- Posted by Arpit Marwah
- On February 5, 2019
- 0 Comments
Insolvency and Bankruptcy Code, 2016 (IBC) was amended through the (Amendment) Ordinance, 2018 after the decision of the Hon’ble Supreme Court of India in Jaypee Infratech case, considering the ordinance, now home buyers and allottees under the Real Estate Regulation and Development Act, 2016 (RERA) got the status of financial creditors under IBC.
The amendment is as follows:-
‘In clause (8), in sub-clause (f), the following Explanation shall be inserted, namely:—
Explanation.—For the purposes of this sub-clause,—
(i) any amount raised from an allottee under a real estate project shall be deemed to be an amount having the commercial effect of a borrowing; and
(ii) the expressions, “allottee” and “real estate project” shall have the meanings respectively assigned to them in clauses (d) and (zn) of section 2 of the Real Estate (Regulation and Development) Act, 2016;’;
Accordingly homebuyers and allottees will able to invoke Section 7 of IBC to file an application in NCLT for initiating corporate insolvency resolution process against a defaulting builder/Company. Therefore, the amendment made through the Ordinance inter alia brings IBC much closer with Section 18 of RERA which gives the allottees the right to demand:
- Refund of the entire amount paid by the allottees including interest at prescribed rates.
- Interest to be claimed for any delayed possession.
That in Nikhil Mehta vs. AMR Infrastructure Ltd. the NCLAT has cleared the issues that how Applicants would be covered by the expression ‘Financial Creditor’ and the expression ‘Financial Debt’ within the meaning of term used in Section 7 and Section 5 (7) & (8) of the IBC and default in the payment of “Assured Returns” payable by the developer would be sufficient to satisfy the requirement of Section 7 R/w Section 5 (7) and (8) of the IBC.
The definitions in this context are described as below:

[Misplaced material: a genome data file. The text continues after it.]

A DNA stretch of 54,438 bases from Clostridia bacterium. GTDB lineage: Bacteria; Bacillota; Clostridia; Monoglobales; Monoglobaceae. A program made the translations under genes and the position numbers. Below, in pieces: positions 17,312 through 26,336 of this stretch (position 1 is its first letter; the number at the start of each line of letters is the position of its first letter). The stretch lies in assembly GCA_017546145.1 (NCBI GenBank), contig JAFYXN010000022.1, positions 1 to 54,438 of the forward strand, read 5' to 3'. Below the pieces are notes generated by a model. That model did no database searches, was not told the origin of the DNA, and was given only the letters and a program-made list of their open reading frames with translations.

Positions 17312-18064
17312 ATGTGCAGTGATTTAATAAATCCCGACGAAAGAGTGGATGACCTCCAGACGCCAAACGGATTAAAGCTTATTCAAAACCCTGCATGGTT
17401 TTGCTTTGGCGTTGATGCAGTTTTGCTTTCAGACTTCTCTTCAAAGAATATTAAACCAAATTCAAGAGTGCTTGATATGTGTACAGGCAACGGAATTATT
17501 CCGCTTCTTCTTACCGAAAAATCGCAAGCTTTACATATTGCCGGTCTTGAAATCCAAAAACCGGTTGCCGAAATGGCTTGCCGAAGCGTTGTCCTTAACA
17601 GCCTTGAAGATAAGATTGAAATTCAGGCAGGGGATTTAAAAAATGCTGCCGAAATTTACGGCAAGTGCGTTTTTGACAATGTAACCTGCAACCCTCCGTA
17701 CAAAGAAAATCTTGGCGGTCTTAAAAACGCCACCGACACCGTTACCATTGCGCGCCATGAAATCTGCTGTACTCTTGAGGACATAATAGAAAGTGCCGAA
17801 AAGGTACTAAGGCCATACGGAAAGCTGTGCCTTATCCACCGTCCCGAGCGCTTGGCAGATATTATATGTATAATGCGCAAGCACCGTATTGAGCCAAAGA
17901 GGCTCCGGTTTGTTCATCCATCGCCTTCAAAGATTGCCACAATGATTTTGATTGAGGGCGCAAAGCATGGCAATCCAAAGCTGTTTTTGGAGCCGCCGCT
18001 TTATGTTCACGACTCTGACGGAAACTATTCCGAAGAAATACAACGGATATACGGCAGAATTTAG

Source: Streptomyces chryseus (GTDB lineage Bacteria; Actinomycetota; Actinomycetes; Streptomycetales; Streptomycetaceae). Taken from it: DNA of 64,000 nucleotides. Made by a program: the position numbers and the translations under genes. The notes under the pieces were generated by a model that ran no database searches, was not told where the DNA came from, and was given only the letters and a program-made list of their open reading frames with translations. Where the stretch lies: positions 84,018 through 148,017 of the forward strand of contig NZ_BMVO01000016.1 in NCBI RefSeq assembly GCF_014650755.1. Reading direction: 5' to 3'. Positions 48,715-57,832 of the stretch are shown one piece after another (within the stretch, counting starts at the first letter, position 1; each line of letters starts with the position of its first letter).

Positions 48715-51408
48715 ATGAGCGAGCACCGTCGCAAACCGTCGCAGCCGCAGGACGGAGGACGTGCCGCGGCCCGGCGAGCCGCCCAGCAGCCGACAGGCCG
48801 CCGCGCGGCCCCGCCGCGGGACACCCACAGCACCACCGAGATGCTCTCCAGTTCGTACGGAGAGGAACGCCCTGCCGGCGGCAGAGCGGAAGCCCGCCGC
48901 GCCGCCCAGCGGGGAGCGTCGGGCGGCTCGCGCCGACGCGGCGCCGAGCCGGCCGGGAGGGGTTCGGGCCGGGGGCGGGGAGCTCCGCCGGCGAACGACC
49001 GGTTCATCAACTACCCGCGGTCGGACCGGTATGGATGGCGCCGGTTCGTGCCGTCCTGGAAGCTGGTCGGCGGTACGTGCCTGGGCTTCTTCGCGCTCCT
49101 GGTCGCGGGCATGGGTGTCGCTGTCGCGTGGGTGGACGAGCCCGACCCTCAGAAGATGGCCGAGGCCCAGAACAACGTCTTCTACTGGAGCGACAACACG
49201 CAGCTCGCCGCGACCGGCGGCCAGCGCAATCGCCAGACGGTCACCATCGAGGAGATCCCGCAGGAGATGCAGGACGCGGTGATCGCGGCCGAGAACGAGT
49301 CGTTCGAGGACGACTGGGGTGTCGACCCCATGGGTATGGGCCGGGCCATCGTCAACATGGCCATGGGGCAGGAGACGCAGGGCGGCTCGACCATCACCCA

- “Financial Creditor” means any person to whom a financial debt is owed and includes a person to whom such debts has been legally assigned or transferred to;
- “Financial Debt” means a debt along with interest if any, which is disbursed against the consideration for the time value of money and include-
- Money borrowed against the payment of interest.
- Any amount raised by acceptance under any acceptance credit facility or its dematerialized equivalent;
- Any amount raised pursuant to any note purchase facility or the issue of bonds, notes, debentures, loan stock or any similar instrument.
- The amount of any liability in respect of any lease or hire purchase contract which is deemed as a finance or capital lease under the Indian Accounting Standards or such other accounting standards as may be prescribed.
- Receivables sold or discounted other than any receivables sold on non- recourse basis;
- Any amount raised under any other transaction including any forward sale or purchase agreement, having the commercial effect of a borrowing ;
- Any derivative transaction entered into in connection with protection against or benefit from fluctuation in any rate or price and for calculation the value of any derivative transaction, only the market value of such transaction shall be taken into account.
- Any counter- indemnity obligation in respect of a guarantee, indemnity, bond, documentary letter of credit or any other instrument issued by a bank or financial institution.
- The amount of any liability in respect of any of the guarantee or indemnity or any of the items referred to in sub-clause (a) to (h) of this clause;
That those buyers/allottes who has entered into agreement for ‘assured return’ plan and the developer had borrowed the amount for the commercial purpose of financing its real estate development activities and equated the Allotment Debt with a loan which arose out of a transaction having the commercial effect of borrowing, therefore enabling the homebuyers, who are entitled to get assured return from the builder/developer till the actual delivery of possession of the said property, to directly approach the adjudicating authority for commencement of CIRP against the builder.
However, this criteria has been left out by the Ordinance; though the introduction into the definition uses the words that the financing from the allotteee must have the effect of commercial borrowing. The Ordinance does not stop at introduction of flat-buyers into the definition of flat-buyers but also provides for appointment of an authorised representative who may represent the flat-buyers at the CoC. This is far-sighted as this would avoid CoC meetings to become confusing and impossible to manage. However, priorities of banks and flat-buyers have now become the same in order of payment.
This amendment will now allow Homebuyers to approach the NCLT for recognizing the refund as the financial debt and failure to comply as the default under IBC. This amendment has brought much required changes in the most successful law of this decade.
Karan Nagpal, Advocate